LOUISVILLE, Ky. (WDRB) -- In his first game-week news conference as a head coach, University of Kentucky football coach Mark Stoops said, "We can be a very good team, and we can shock a lot of people."
Here's the question for the Wildcats as they enter the 2013 season: How?
The answer? Score. Ring the air raid sirens. Stoops comes to UK as a defensive guy, and has some experience to work with on that side. But it's an ability to score points that will determine this team's level of electricity this season.
Offensive coordinator Neal Brown knows how to do that. His offenses in three years at Texas Tech all ranked in the top seven nationally in passing, top 15 in total offense and top 25 in scoring.
Brown was the youngest offensive coordinator in the Football Bowl Subdivision when he took over at Troy in 2008. A year later his team ranked third in the nation in total offense, fourth in passing and 16th in scoring.
Does he have the players to achieve similar results at Kentucky? This is going to sound crazy, but I'm not sure the players matter as much in the system he's installing as you might guess.
His biggest problem heading into this season is a lack of wide receivers. Not a single player returns with a college TD reception, and injuries have now reduced UK's number of returning scholarship receivers to three.
But before you write them off, ask yourself this: Who were the receivers at Texas Tech? It's not like Brown needed household names to get the Red Raiders' offense off the ground. There are three Texas Tech receivers in the NFL, the most recent of which was drafted in 2009.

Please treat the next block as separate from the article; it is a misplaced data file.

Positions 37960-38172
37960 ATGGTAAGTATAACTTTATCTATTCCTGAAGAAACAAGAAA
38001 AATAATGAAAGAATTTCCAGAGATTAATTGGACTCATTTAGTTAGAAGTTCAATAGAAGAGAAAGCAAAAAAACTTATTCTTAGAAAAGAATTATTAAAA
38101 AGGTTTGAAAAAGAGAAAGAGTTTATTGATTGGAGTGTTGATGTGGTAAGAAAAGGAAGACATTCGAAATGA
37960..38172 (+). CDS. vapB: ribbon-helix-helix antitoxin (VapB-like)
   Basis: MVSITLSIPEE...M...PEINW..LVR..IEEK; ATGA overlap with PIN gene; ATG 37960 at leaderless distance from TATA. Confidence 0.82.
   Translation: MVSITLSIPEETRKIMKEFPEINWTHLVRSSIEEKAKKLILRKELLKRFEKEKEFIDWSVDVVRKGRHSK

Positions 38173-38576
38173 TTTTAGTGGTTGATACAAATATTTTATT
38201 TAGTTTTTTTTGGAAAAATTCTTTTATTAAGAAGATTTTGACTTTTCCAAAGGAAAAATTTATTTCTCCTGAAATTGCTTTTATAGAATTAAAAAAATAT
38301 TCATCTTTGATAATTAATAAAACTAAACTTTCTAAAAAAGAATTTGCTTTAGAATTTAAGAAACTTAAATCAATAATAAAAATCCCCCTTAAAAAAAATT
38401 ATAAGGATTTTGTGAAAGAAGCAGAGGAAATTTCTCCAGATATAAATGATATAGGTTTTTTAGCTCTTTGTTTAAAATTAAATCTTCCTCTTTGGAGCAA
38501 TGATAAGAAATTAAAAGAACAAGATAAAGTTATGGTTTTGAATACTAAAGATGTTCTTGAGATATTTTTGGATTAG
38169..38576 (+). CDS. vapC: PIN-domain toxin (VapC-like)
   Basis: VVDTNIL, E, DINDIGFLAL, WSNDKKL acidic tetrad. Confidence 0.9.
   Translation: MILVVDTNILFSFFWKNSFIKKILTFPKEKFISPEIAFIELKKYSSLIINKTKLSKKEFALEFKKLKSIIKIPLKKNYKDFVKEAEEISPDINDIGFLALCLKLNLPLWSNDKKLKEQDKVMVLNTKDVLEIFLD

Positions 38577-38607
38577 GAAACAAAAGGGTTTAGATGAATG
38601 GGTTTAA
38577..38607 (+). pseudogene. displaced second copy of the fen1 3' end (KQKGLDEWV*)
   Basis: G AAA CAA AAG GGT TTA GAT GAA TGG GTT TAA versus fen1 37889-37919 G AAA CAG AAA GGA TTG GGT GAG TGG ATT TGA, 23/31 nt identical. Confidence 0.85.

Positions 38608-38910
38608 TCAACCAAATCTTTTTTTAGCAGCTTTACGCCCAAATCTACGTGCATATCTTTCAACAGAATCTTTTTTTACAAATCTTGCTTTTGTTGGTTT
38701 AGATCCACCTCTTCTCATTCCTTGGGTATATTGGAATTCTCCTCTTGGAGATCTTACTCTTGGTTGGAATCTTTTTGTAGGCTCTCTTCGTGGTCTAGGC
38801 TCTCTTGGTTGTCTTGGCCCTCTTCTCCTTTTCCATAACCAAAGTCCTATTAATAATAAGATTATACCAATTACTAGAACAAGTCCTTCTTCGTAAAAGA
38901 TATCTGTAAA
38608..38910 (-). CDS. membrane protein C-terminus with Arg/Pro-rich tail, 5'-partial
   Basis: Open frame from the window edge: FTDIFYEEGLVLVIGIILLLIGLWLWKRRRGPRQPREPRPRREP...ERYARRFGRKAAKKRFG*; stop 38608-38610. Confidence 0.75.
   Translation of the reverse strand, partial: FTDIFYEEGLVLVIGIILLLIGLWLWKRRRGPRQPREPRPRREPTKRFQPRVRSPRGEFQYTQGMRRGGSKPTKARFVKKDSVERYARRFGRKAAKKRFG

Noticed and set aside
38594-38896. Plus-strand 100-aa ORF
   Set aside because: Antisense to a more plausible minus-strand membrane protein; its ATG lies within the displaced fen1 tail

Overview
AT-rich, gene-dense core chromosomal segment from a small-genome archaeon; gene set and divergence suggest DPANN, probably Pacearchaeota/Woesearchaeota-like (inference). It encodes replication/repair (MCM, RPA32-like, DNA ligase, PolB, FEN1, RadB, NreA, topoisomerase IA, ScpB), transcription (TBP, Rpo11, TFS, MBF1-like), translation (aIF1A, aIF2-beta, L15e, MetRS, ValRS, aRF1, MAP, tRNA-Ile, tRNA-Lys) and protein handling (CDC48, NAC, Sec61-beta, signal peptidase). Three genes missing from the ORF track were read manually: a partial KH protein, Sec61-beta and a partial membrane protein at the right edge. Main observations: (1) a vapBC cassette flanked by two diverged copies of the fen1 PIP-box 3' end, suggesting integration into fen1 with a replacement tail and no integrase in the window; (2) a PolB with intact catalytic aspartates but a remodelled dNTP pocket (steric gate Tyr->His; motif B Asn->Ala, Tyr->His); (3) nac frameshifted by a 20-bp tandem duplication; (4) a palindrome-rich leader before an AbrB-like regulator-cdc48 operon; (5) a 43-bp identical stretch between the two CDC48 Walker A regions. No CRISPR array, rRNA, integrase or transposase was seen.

Texas Tech quarterbacks threw for thousands of yards, but have not been next-level type players.
But Brown does have a few playmakers to work with. Demarco Robinson is a wideout who has shown great potential but hasn't always delivered. He's about to get more chances. Javess Blue, a top junior college receiver, says he wants to be the leading receiver in UK history. Ryan Timmons, a freshman out of Frankfort, is going to have to contribute from the start.
There's not much depth, but there should be open spaces if Brown can get the spread working. And there should be lots of chances, if he gets the tempo where he wants it.
"We want to be at 75‑plus snaps," Brown said. "We want to be 48 percent or better on third downs. We like being 50 percent or higher on first downs, which means a good play is four yards."
When asked if the offense is getting close to the tempo Brown wants, Stoops said Monday, "I think we're close. Again, I think, if you asked Neal that question, probably not the tempo that he would like to see, and I think we'll improve as we go forward. I think still, again, as a defensive coach and watching it, it's still at a pretty good clip."
UK has some experience on the offensive line, but has been shuffling players to try to create a bit more depth. At running back, seniors Raymond Sanders and Jonathan George are solid, but depth again is a concern.
Here's what Brown does have -- quarterbacks. There are three of them, and all have talent. Brown and Stoops, in fact, have settled on a starting quarterback. They'd tell you who it is, but then they'd have to kill you.